Routine pelvic examination in asymptomatic women is controversial. The US Preventive Services Task Force (USPSTF) recently published a statement that evidence is insufficient to assess the balance of benefits and harms of performing screening pelvic examinations in asymptomatic, nonpregnant adult women [39]. In 2014, the American College of Physicians (ACP) recommended against such examinations. In 2012, the American College of Obstetricians and Gynecologists (ACOG) recommended annual pelvic examination in nonpregnant women age 21 years or older and is now reviewing its policy in response to the USPSTF statement. As few data about the benefit and harms of routine pelvic examinations are available, we suggest shared decision-making between the patient and clinician. (See "The gynecologic history and pelvic examination", section on 'Indications and frequency for examination'.)


Negative pressure dressing for closed abdominal wounds (May 2017)

Negative pressure dressings have been widely used to manage open wounds but are less commonly used for closed wounds. In a randomized trial of 50 patients with closed laparotomy incisions, the use of a negative pressure dressing, as opposed to a standard dressing, resulted in fewer wound infections and a shorter mean hospital stay [40]. If these findings are validated by other studies, negative pressure dressings could be used for closed abdominal wounds, particularly when the risk of wound complications is high, such as in obese patients or with a contaminated field. (See "Principles of abdominal wall closure", section on 'Negative pressure dressings'.)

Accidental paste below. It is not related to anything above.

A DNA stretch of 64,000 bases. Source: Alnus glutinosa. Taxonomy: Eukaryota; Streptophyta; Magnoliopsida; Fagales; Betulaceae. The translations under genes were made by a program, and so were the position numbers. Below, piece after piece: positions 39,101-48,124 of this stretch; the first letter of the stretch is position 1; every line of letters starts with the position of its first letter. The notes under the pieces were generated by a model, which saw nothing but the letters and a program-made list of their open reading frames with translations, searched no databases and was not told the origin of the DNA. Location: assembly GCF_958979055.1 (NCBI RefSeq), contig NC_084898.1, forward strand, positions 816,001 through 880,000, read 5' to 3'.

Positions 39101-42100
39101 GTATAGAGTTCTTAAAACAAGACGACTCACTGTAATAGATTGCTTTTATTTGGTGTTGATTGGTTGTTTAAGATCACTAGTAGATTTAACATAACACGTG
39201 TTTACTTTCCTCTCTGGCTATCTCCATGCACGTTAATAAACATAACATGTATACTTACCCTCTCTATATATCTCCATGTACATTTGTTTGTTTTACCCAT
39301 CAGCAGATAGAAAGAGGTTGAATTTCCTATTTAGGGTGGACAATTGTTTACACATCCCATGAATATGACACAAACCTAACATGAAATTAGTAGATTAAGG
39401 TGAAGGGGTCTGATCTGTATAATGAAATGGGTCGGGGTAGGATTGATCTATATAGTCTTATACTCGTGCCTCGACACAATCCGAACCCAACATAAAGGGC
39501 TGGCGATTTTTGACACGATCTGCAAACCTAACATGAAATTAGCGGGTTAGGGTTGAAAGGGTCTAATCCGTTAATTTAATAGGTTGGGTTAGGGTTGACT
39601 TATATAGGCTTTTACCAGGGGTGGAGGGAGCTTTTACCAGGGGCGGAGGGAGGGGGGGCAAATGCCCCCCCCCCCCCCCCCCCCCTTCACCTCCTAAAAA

Choice of antibiotic prophylaxis before hysterectomy (April 2017)

Preoperative cephalosporins are recommended for the prevention of surgical site infections (SSI) following hysterectomy. However, a retrospective cohort study of women undergoing hysterectomy (by any route) reported that women receiving cefazolin plus metronidazole had lower rates of SSI compared with women who received a cephalosporin alone [41]. The efficacy of this approach needs to be confirmed and the long-term consequences fully evaluated. We continue to use preoperative cefazolin or a second-generation cephalosporin for SSI prevention before hysterectomy because of concern for increasing antibiotic resistance with more broad-spectrum coverage. (See "Overview of preoperative evaluation and preparation for gynecologic surgery", section on 'Antibiotic prophylaxis'.)